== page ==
- Be prepared to say no... The client is NOT always right... You must sometimes educate your clients.
- Don't be afraid to drop your prices. I have always believed that it is better to sell 100 items at 1€ than wait along for that one magical client to buy one thing at 100€.
- Start off low and gradually increase your prices as your workload increases. Go up a couple of points every few months. In a year you will have probably doubled what you are getting paid per word. Old clients can either pay more, or you can say a polite good-bye, leaving the door open to future colaborations if your "well-paid" workload decreases.
From: Max Deryagin
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My top three would be these:
- Before getting to work with a company, make sure you do proper research on it. Check its Blue Board record on ProZ.com and their entry on Glassdoor.com, and google it to see if there is any relevant information on the web (e.g. forum posts and articles). This way you'll be able to see what the vendors and in-house employees of this company think about it, as well as what the general attitude toward it is.
- Be wary of working with companies and agencies from developing countries. Pay particular attention to clients from India, Pakistan and China, because that is where most scammers come from. That is not to say you should avoid clients from these countries -- there are some wonderful agencies down there -- but be extra cautious when dealing with them.
- Don't try to outbid your competition by offering an unreasonably low rate. Even if you win the project, this will hurt in you in the long run. Position yourself as a professional, not a bottom-feeder.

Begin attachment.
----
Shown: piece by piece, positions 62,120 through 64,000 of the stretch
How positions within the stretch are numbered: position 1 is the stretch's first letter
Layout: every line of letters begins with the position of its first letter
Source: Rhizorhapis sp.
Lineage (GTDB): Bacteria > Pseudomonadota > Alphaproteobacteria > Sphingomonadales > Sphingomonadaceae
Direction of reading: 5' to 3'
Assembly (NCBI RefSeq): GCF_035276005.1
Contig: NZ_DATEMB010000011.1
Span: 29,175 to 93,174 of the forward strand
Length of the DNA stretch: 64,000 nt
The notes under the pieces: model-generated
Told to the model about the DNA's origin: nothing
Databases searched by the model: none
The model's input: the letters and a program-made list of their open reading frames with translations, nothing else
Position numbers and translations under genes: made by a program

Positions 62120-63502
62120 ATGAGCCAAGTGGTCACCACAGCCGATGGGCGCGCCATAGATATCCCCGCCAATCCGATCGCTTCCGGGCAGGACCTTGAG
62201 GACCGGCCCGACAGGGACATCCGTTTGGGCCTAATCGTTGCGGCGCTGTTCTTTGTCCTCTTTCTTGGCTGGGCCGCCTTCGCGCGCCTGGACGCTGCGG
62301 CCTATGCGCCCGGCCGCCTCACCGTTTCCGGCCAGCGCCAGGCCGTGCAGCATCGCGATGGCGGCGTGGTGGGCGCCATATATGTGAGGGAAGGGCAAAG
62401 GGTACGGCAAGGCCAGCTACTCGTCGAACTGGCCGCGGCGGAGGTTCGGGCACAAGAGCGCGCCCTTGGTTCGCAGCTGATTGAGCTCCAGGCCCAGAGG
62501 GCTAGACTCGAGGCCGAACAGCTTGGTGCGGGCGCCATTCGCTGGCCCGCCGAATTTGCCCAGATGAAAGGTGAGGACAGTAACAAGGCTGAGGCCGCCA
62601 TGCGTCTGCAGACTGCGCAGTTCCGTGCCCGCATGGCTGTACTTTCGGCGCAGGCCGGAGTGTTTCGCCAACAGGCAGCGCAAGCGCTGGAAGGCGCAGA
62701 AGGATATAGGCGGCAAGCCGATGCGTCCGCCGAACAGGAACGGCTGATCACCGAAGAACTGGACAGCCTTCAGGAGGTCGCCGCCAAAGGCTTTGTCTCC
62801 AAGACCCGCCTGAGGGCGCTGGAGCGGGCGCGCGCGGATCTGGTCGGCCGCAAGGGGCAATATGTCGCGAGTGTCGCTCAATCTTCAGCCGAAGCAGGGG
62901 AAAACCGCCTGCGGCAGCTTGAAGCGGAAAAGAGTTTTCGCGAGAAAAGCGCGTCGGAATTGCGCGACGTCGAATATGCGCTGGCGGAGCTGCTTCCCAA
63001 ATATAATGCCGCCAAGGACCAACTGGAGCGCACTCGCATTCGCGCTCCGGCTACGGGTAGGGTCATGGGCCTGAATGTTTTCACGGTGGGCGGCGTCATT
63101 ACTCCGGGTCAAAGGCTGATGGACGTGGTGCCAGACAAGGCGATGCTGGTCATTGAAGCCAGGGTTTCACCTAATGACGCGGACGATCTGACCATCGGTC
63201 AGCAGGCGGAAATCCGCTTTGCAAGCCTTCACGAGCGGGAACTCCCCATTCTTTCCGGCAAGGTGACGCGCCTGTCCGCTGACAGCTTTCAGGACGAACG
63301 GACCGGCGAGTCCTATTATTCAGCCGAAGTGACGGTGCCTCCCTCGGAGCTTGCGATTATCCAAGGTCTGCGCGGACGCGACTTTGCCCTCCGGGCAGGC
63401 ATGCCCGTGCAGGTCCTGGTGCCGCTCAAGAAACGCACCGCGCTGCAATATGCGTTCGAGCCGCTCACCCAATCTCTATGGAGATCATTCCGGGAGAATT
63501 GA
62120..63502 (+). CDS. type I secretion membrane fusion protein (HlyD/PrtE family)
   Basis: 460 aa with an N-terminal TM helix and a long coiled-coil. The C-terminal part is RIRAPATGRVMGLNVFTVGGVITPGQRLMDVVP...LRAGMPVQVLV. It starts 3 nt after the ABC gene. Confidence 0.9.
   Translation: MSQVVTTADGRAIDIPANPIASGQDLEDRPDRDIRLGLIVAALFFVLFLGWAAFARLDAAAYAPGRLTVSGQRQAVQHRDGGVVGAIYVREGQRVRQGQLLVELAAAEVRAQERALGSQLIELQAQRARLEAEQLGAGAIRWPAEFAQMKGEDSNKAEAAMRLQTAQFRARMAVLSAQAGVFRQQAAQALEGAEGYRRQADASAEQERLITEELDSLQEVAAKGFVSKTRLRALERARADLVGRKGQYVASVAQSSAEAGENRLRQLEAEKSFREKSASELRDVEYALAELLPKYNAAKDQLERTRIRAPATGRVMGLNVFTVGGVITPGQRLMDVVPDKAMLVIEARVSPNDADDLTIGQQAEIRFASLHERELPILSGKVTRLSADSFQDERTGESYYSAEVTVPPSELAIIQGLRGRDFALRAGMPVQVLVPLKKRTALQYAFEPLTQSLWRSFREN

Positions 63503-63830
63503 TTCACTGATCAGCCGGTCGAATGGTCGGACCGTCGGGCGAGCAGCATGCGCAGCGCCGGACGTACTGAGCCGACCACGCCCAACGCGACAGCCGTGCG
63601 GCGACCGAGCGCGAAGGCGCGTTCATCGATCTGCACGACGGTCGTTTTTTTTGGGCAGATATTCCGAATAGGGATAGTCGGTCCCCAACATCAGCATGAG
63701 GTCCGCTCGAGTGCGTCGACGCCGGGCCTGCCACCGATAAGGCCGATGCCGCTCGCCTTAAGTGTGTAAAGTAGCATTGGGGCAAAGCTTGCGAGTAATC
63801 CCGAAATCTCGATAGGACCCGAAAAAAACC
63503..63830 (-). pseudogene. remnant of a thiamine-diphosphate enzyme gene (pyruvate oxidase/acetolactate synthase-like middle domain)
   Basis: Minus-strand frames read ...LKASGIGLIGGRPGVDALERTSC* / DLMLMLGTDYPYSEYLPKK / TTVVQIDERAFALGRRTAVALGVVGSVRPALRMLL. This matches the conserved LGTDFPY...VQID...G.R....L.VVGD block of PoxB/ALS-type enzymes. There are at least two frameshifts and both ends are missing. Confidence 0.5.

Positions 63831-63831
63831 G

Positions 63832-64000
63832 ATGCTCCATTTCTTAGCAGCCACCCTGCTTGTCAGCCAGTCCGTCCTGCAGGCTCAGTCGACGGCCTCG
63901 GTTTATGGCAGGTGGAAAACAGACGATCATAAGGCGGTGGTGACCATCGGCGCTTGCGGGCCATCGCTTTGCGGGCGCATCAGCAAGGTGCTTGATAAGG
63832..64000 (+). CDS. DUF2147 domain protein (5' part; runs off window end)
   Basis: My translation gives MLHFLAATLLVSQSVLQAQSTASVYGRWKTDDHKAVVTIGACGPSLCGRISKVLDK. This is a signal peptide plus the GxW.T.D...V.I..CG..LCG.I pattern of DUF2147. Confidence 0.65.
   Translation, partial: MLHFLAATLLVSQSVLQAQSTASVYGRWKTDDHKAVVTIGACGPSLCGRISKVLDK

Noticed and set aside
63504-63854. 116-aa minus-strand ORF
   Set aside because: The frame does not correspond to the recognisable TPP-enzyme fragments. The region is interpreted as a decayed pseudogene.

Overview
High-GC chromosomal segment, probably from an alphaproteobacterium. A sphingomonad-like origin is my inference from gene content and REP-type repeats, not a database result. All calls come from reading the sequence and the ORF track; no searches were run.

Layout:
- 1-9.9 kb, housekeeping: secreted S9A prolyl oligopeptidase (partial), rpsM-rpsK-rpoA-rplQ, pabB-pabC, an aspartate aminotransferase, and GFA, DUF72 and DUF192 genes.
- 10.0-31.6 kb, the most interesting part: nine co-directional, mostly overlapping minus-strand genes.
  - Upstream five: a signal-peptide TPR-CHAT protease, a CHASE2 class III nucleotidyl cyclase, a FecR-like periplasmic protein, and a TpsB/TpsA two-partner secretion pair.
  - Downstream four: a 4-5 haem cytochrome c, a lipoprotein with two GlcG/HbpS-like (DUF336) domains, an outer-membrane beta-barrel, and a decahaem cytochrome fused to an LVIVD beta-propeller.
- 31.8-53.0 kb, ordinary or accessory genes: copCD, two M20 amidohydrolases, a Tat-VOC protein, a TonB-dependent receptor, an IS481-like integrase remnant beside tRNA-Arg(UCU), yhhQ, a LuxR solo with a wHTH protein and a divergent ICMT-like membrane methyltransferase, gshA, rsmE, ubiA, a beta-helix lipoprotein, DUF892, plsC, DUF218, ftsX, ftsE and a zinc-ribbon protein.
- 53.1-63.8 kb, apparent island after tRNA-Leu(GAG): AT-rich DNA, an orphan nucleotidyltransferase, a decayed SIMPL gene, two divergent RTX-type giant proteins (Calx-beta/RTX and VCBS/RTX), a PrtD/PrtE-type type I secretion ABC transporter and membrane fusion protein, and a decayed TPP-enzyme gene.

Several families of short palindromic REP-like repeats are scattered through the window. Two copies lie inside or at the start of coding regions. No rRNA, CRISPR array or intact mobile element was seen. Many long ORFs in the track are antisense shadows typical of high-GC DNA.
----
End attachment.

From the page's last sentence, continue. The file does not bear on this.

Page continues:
From: Michael Beijer
Find him here
Here are my three tips:
- Always first check the company on the Proz.com Blue Board and Paymentpractices.net, and if they don’t look 100% trustworthy, avoid them like the plague. To use the Proz.com Blue Board, you will need to join Proz, which I highly recommend every fledgling translator to do. Re Proz: remember that a complete and active-looking profile is the key to getting work via the site. Paymentpractices.net is very cheap (only around €20 for an annual subscription, and there is a free 7-day trial).
- Make sure to get a proper PO (in the form of an email or PDF) with clear details about the job (rate, number of words, deadline, client’s payment details, etc.). Also check that you are being properly paid for the actual number of words in the document(s). There are various ways unscrupulous project managers (who are "just following orders") have of shaving off a word or two. Figure out what these are and be vigilant. If accepting to translate a PDF, make sure either the agency will provide you with a decent conversion into an editable format, or you know how to do this yourself (I recommend ABBYY FineReader).
- Figure out what you are worth, and make sure not to accept a rate much below that. You can always go down, but negotiating your way up at a later stage can be very difficult. How can you figure out what you’re worth? Find an established translator who works in your language pair, and ask them to have a look at your work and perhaps suggest what they think you could charge given your current level of quality.
From: Irina Lebedeva
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- Thoroughly check payment terms that are specific to client's country’s laws and fiscal regulations. Search for sentences like, "Any issued purchase order that stays uninvoiced for more than 3 months will be voided." You or your client actually can't change these clauses. But at least try to amend your invoicing procedure accordingly.
- Please make sure that the amount of your responsibility for the delayed delivery or some quality issues doesn't exceed the project total amount.
- It's useful to include a clause about the client's responsibility in case of payment delay (for example, 0.5% of invoiced amount per day of delay). It usually helps to prevent your client from delaying the payment process.